Musician Ken Vandermark is often described as a "multi-instrumentalist," which is accurate: he plays tenor and baritone saxophone as well as clarinet and bass clarinet. But you could simply call him a "multi-artist," given his prolific work as a photographer and writer, his love of cinema and books, and his wide-ranging vision of creative engagement as a way of life.
The son of a jazz writer (Stu Vandermark), Vandermark graduated from Montreal's McGill University in 1986 and spent several years on the music scene in his hometown of Boston. After moving to Chicago in 1989, he began a long ascent as a player, composer, bandleader and dedicated advocate of improvisational music, winning a MacArthur fellowship in 1999 that helped him to promote other musicians as well as his own projects, sustaining an intense itinerary of recording and performance activities, and pursuing an expansive musical architecture in his writing.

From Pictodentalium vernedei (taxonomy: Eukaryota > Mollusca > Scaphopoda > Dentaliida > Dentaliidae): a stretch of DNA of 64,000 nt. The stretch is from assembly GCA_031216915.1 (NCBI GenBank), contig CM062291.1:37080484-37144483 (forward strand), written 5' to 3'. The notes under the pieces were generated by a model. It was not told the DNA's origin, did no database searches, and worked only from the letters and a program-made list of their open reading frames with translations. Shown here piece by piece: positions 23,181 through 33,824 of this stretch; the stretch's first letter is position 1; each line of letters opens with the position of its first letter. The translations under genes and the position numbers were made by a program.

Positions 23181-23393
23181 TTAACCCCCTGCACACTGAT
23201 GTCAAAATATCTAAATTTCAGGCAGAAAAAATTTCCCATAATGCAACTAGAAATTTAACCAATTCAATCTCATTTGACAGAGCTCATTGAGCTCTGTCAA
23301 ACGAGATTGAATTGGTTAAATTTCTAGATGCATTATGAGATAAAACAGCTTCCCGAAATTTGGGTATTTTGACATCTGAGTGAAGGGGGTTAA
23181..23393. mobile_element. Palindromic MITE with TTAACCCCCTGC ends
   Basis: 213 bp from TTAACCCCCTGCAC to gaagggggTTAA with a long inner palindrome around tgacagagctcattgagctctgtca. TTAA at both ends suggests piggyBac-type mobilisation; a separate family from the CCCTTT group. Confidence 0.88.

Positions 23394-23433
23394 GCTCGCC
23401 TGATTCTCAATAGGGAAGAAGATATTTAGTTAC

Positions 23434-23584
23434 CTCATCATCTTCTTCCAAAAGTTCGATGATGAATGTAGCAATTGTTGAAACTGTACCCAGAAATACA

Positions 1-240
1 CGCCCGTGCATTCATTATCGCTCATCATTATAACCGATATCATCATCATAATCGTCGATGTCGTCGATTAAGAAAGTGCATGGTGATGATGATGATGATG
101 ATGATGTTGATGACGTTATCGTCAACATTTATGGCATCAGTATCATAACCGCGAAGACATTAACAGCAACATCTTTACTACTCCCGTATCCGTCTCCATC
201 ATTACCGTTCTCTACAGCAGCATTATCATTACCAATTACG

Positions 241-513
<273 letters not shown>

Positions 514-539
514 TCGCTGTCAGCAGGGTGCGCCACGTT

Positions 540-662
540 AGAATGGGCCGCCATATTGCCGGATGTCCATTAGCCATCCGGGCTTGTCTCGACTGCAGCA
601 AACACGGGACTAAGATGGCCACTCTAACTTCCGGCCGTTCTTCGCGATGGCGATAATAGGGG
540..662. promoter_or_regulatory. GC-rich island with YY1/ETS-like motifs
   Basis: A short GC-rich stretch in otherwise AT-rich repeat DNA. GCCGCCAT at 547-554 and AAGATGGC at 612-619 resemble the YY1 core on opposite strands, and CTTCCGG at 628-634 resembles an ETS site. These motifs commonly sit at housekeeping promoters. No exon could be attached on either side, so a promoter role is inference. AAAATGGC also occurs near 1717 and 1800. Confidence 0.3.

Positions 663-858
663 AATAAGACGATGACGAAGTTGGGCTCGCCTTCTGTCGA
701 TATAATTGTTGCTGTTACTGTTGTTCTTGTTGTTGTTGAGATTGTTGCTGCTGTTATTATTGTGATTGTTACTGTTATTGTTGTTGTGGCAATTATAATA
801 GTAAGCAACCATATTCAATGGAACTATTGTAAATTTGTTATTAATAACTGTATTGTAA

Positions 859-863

In this hour-long interview Vandermark talks about his jazz-steeped childhood growing up in Boston, his early years of struggle in Chicago, how the DIY ethic ensures aesthetic integrity, why "jazz" has become a term of contention, the ways in which film and literature influence his music, the injustice of the new music economy, and why improvisational art is more important than ever in 2018.
Ken Vandermark will perform with percussionist Phillip Sudderberg at the Back Door in Bloomington Thursday, February 8 at 10 p.m., as part of the Wounded Galaxies 1968 festival.